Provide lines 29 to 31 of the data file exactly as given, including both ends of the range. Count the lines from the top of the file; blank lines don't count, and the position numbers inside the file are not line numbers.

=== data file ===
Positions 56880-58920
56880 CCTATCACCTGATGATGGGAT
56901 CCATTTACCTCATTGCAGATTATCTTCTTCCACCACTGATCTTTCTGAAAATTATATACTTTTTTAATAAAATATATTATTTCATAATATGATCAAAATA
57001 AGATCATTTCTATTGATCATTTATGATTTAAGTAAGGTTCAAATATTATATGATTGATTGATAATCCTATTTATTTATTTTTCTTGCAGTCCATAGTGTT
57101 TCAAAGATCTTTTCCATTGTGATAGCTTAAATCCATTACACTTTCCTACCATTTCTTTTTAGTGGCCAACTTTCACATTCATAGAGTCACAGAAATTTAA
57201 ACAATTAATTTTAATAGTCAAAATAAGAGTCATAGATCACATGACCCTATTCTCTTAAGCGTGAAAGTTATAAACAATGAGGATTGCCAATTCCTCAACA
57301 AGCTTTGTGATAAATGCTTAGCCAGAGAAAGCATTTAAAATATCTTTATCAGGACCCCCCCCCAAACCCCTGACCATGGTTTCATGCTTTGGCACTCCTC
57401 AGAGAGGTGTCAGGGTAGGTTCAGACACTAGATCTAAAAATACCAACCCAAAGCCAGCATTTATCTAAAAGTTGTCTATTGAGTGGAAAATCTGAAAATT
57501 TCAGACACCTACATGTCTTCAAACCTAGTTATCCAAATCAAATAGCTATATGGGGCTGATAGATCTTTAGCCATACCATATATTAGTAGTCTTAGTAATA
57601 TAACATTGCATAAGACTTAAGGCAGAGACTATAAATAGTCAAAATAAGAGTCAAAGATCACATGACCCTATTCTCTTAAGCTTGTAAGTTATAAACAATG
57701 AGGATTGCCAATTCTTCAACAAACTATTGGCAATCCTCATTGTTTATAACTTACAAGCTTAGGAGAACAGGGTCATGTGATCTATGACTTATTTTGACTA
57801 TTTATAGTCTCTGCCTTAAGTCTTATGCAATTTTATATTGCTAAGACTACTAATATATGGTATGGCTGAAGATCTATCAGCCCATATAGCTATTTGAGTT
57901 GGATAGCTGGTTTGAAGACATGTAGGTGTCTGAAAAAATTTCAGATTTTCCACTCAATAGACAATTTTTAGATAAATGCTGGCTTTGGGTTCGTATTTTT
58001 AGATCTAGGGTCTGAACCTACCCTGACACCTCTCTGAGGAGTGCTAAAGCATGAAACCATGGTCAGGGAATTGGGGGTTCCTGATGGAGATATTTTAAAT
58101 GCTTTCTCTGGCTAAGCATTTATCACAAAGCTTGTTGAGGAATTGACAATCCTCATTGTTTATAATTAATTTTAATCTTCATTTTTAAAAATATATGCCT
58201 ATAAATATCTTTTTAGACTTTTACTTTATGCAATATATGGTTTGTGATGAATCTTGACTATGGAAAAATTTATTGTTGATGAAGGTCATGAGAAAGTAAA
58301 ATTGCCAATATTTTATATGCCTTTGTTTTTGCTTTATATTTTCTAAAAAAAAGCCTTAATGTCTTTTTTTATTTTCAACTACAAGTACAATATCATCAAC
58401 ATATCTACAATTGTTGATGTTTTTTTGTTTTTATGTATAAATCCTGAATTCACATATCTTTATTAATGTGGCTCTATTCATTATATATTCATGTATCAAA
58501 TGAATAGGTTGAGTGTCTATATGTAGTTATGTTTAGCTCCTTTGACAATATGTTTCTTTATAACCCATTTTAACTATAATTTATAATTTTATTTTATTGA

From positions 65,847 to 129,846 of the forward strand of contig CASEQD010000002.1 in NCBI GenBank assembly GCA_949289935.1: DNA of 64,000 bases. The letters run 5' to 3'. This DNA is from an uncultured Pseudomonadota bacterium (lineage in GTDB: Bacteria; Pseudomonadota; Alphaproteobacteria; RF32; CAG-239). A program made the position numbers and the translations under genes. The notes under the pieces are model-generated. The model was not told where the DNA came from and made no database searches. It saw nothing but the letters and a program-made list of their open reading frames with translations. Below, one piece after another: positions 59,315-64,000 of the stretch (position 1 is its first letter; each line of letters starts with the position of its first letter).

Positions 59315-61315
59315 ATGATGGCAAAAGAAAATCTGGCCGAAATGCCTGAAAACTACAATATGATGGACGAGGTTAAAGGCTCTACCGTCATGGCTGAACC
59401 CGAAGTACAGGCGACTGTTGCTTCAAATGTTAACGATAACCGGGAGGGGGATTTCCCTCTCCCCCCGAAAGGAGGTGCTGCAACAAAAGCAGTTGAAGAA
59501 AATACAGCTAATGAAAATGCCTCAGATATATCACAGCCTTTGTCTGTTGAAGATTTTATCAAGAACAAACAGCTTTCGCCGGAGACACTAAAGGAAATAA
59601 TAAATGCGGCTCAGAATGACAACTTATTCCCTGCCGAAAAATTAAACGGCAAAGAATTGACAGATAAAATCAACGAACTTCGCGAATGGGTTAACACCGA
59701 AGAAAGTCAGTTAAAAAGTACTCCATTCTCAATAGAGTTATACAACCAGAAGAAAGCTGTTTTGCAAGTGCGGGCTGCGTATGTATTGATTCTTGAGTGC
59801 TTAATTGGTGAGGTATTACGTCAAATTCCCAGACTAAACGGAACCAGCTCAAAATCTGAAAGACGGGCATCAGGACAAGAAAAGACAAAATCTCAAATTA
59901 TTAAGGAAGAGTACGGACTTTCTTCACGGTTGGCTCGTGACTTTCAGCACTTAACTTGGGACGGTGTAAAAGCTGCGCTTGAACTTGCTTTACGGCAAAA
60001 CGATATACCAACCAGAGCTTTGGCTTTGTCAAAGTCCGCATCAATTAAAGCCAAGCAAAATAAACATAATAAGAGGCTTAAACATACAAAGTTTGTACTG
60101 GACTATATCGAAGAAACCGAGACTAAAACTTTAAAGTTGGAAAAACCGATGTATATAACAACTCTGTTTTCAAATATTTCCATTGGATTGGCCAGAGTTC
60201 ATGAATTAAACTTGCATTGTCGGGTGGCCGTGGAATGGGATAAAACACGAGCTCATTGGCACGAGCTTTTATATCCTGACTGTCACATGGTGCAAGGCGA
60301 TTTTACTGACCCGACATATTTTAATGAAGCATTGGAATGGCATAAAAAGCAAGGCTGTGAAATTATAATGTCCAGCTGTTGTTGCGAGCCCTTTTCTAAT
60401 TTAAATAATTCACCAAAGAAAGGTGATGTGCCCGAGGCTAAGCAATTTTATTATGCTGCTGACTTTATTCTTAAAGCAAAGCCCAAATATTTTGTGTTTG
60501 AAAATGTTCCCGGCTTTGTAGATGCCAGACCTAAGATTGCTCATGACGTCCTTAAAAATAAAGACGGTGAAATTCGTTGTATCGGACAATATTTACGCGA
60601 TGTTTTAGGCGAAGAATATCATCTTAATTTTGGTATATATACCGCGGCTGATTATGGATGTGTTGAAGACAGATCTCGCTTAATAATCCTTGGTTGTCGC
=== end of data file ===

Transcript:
60001 CGATATACCAACCAGAGCTTTGGCTTTGTCAAAGTCCGCATCAATTAAAGCCAAGCAAAATAAACATAATAAGAGGCTTAAACATACAAAGTTTGTACTG
60101 GACTATATCGAAGAAACCGAGACTAAAACTTTAAAGTTGGAAAAACCGATGTATATAACAACTCTGTTTTCAAATATTTCCATTGGATTGGCCAGAGTTC
60201 ATGAATTAAACTTGCATTGTCGGGTGGCCGTGGAATGGGATAAAACACGAGCTCATTGGCACGAGCTTTTATATCCTGACTGTCACATGGTGCAAGGCGA